Cardiac catheterization involves passing a thin flexible tube (catheter) into the right or left side of the heart, usually from the groin or the arm.
Catheterization - cardiac; Heart catheterization
How the Test is Performed
You will be given medicine before the test to help you relax. The health care provider cleans a site on your arm, neck, or groin and inserts a line into one of your blood vessels. This is called an intravenous (IV) line.
A thin tube called a catheter is placed through the IV and into your blood vessel in the leg or neck. The health care provider is carefully moved up into the heart using live x-rays as a guide. Then the doctor can:
- Collect blood samples from the heart
- Measure pressure and blood flow in the heart's chambers and in the large arteries around the heart
- Measure the oxygen in different parts of your heart
- Examine the arteries of the heart
- Perform a biopsy on the heart muscle
The test may last 30 - 60 minutes. After the test, the catheter is removed. If the catheter is placed in your groin, you will usually be asked to lie flat on your back for a few hours after the test to avoid bleeding.
How to Prepare for the Test
If possible, you will be asked not to eat or drink for 6 - 8 hours before the test. The test takes place in a hospital and you will be asked to wear a hospital gown. Sometimes, you will need to spend the night before the test in the hospital. Otherwise, you will be admitted as an outpatient or an inpatient the morning of the procedure.
Your health care provider should explain the procedure and its risks. A witnessed, signed consent for the procedure is required.
Tell your doctor if you:
- Are allergic to seafood
- Have had a bad reaction to contrast dye or iodine in the past
- Take any medicines, including Viagra
- Might be pregnant
How the Test Will Feel
The study is done by trained cardiologists with the assistance of trained technicians and nurses.
You will be awake and able to follow instructions during the test.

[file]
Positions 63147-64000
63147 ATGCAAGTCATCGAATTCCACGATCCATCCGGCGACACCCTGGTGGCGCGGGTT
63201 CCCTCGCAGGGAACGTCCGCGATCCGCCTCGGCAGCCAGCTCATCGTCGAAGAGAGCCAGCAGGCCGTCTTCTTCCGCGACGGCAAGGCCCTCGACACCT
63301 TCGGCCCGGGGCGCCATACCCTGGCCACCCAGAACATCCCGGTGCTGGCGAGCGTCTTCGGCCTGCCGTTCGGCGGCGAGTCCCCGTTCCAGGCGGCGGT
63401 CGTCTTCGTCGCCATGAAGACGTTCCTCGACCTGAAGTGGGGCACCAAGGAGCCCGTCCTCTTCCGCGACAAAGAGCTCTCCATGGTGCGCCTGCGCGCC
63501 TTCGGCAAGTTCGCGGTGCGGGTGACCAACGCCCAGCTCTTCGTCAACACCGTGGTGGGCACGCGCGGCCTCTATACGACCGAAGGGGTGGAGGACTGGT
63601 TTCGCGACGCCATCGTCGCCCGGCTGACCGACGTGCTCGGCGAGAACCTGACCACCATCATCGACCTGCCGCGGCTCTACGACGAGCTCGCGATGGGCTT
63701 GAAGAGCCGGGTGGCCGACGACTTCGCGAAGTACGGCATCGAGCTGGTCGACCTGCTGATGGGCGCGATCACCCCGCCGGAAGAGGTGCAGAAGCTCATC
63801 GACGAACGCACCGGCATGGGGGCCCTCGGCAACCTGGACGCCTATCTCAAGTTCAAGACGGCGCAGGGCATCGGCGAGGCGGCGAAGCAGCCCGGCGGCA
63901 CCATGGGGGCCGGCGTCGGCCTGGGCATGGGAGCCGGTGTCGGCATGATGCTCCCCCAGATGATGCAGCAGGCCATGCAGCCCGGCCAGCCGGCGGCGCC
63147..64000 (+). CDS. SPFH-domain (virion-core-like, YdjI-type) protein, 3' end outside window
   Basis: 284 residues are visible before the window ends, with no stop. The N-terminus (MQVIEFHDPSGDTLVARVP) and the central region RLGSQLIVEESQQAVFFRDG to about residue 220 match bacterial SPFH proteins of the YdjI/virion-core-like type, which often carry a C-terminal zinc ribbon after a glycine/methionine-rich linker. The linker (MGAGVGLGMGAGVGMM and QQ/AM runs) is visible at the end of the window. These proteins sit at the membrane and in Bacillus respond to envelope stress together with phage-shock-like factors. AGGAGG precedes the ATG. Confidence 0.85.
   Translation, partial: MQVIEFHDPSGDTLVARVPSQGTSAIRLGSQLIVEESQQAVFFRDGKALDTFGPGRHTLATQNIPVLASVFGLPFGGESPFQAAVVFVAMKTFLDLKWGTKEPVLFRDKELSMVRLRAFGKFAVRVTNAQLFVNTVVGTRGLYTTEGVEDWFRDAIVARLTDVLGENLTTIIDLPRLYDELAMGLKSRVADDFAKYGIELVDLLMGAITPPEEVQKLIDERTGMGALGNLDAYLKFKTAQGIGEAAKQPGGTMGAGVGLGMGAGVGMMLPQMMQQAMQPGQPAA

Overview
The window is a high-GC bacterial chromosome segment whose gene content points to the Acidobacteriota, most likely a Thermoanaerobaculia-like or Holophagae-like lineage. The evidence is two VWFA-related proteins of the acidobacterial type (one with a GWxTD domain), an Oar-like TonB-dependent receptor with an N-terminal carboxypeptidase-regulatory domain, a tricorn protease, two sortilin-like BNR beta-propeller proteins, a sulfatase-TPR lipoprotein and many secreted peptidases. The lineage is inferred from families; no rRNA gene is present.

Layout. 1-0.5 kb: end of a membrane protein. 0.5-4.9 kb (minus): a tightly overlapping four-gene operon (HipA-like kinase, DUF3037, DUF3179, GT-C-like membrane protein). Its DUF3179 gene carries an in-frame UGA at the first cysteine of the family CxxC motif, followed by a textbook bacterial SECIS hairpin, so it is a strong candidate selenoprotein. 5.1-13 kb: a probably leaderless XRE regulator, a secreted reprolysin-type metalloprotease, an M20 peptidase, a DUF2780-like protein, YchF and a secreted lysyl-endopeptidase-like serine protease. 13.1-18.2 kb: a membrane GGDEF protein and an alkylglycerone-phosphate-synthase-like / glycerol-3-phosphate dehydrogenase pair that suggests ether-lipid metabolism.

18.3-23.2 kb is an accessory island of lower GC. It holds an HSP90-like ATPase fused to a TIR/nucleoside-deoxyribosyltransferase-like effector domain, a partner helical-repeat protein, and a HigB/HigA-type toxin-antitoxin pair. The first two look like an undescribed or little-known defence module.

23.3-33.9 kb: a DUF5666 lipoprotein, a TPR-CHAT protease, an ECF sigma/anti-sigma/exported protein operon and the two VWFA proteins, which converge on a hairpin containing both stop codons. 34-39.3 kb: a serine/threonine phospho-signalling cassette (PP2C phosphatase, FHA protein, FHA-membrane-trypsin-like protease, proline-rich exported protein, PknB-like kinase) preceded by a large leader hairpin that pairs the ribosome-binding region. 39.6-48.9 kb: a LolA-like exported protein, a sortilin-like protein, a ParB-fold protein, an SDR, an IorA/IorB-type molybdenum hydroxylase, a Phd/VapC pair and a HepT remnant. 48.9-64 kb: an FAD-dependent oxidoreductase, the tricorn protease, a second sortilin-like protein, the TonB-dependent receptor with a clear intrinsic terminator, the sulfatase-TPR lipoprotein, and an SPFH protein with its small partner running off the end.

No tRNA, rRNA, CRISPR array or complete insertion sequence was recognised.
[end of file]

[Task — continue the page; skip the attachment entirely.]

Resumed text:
You may feel some discomfort or pressure where the catheter is placed. Some people have some discomfort from lying still during the test or from lying fat on your back after the procedure.
Why the Test is Performed
In general, this procedure is done to get information about the heart or its blood vessels or to provide treatment in certain types of heart conditions. It may also be used to determine the need for heart surgery.
Your doctor may perform cardiac catheterization to diagnose or evaluate:
The following procedures may also be done using cardiac catheterization:
- Repair of certain types of heart defects
- Repair of a stuck (stenotic) heart valve
- Opening of blocked arteries or grafts in the heart
What Abnormal Results Mean
The procedure can identify heart defects or disease, such as:
The procedure also may be performed for the following:
Cardiac catheterization carries a slightly higher risk than other heart tests, but is very safe when performed by an experienced team.
Generally, the risks include the following:
Possible complications of any type of catheterization include the following:
- Bleeding, infection, and pain at the IV site
- Damage to the blood vessels
- Blood clots
- Kidney damage due to the contrast dye (particularly in patients with diabetes)
In: Bonow RO, Mann DL, Zipes DP, Libby P, eds. Braunwald's Heart Disease: A Textbook of Cardiovascular Medicine. 9th ed. Philadelphia, Pa: Saunders Elsevier; 2011:chap 20 Cardiac catheterization
Fraker TD Jr, Fihn SD, Gibbons RJ, Abrams J, Chatterjee K, Daley J et al. 2007 chronic angina focused update of the ACC/AHA 2002 Guidelines for the management of patients with chronic stable angina: a report of the American College of Cardiology/American Heart Association Task Force on Practice Guidelines Writing Group to develop the focused update of the 2002 Guidelines for the management of patients with chronic stable angina. Circulation. 2007;116:2762-2772.
David Zieve, MD, MHA, Medical Director, A.D.A.M., Inc., Michael A. Chen, MD, PhD, Assistant Professor of Medicine, Division of Cardiology, Harborview Medical Center, University of Washington Medical School, Seattle, Washington.
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